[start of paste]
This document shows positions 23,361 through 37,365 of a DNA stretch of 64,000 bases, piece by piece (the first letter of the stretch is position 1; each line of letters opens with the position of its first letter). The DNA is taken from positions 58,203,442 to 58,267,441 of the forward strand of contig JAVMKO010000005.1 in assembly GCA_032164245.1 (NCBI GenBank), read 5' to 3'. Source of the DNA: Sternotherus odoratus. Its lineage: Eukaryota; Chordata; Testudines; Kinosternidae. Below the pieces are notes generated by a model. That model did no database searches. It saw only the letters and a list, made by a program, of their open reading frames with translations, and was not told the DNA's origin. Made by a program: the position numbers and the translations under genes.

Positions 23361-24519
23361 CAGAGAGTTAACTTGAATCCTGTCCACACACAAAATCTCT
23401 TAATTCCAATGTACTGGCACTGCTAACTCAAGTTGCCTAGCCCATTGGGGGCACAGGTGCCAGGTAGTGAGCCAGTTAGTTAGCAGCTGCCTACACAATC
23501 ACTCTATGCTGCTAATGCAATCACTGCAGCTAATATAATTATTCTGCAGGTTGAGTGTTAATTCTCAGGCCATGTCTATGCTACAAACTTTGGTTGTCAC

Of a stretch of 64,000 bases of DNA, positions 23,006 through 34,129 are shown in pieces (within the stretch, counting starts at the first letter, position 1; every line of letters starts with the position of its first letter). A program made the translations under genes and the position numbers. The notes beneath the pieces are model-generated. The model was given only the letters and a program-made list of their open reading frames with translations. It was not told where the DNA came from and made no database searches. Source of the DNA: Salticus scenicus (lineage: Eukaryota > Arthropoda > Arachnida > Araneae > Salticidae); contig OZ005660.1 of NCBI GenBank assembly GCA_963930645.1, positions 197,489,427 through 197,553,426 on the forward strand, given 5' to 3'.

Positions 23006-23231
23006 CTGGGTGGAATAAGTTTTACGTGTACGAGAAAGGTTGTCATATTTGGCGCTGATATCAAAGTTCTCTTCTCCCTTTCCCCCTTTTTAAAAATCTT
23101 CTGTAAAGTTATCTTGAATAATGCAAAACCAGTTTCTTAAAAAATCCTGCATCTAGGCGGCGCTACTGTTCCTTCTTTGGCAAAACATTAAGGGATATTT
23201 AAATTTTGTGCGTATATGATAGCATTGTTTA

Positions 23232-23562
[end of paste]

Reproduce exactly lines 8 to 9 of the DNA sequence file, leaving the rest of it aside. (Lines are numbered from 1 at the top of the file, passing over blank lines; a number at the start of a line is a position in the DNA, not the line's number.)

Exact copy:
23006 CTGGGTGGAATAAGTTTTACGTGTACGAGAAAGGTTGTCATATTTGGCGCTGATATCAAAGTTCTCTTCTCCCTTTCCCCCTTTTTAAAAATCTT
23101 CTGTAAAGTTATCTTGAATAATGCAAAACCAGTTTCTTAAAAAATCCTGCATCTAGGCGGCGCTACTGTTCCTTCTTTGGCAAAACATTAAGGGATATTT